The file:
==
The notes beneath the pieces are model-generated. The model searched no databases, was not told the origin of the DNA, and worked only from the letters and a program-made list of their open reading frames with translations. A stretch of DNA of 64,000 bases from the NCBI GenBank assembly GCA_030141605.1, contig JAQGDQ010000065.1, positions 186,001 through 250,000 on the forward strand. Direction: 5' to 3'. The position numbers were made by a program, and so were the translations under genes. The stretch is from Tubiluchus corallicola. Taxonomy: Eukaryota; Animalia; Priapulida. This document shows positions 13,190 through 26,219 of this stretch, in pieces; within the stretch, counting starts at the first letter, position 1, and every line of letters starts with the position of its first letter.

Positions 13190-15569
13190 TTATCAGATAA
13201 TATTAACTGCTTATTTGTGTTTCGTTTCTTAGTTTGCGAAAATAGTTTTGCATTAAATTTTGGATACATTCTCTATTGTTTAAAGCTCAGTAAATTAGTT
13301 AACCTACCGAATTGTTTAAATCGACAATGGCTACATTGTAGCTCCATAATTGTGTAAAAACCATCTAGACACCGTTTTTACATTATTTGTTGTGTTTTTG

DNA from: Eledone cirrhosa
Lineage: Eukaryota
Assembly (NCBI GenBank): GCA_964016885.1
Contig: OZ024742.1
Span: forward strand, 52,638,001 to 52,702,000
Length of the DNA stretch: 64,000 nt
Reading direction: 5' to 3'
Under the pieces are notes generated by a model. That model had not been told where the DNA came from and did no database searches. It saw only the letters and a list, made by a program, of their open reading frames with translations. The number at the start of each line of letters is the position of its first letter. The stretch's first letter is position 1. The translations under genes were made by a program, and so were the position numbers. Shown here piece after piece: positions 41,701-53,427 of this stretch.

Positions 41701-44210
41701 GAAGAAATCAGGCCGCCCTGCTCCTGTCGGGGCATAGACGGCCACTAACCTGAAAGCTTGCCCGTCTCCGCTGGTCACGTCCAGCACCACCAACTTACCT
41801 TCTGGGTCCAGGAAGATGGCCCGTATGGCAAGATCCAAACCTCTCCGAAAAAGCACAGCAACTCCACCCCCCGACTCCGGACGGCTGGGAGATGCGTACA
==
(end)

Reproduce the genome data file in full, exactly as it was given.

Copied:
The notes beneath the pieces are model-generated. The model searched no databases, was not told the origin of the DNA, and worked only from the letters and a program-made list of their open reading frames with translations. A stretch of DNA of 64,000 bases from the NCBI GenBank assembly GCA_030141605.1, contig JAQGDQ010000065.1, positions 186,001 through 250,000 on the forward strand. Direction: 5' to 3'. The position numbers were made by a program, and so were the translations under genes. The stretch is from Tubiluchus corallicola. Taxonomy: Eukaryota; Animalia; Priapulida. This document shows positions 13,190 through 26,219 of this stretch, in pieces; within the stretch, counting starts at the first letter, position 1, and every line of letters starts with the position of its first letter.

Positions 13190-15569
13190 TTATCAGATAA
13201 TATTAACTGCTTATTTGTGTTTCGTTTCTTAGTTTGCGAAAATAGTTTTGCATTAAATTTTGGATACATTCTCTATTGTTTAAAGCTCAGTAAATTAGTT
13301 AACCTACCGAATTGTTTAAATCGACAATGGCTACATTGTAGCTCCATAATTGTGTAAAAACCATCTAGACACCGTTTTTACATTATTTGTTGTGTTTTTG

DNA from: Eledone cirrhosa
Lineage: Eukaryota
Assembly (NCBI GenBank): GCA_964016885.1
Contig: OZ024742.1
Span: forward strand, 52,638,001 to 52,702,000
Length of the DNA stretch: 64,000 nt
Reading direction: 5' to 3'
Under the pieces are notes generated by a model. That model had not been told where the DNA came from and did no database searches. It saw only the letters and a list, made by a program, of their open reading frames with translations. The number at the start of each line of letters is the position of its first letter. The stretch's first letter is position 1. The translations under genes were made by a program, and so were the position numbers. Shown here piece after piece: positions 41,701-53,427 of this stretch.

Positions 41701-44210
41701 GAAGAAATCAGGCCGCCCTGCTCCTGTCGGGGCATAGACGGCCACTAACCTGAAAGCTTGCCCGTCTCCGCTGGTCACGTCCAGCACCACCAACTTACCT
41801 TCTGGGTCCAGGAAGATGGCCCGTATGGCAAGATCCAAACCTCTCCGAAAAAGCACAGCAACTCCACCCCCCGACTCCGGACGGCTGGGAGATGCGTACA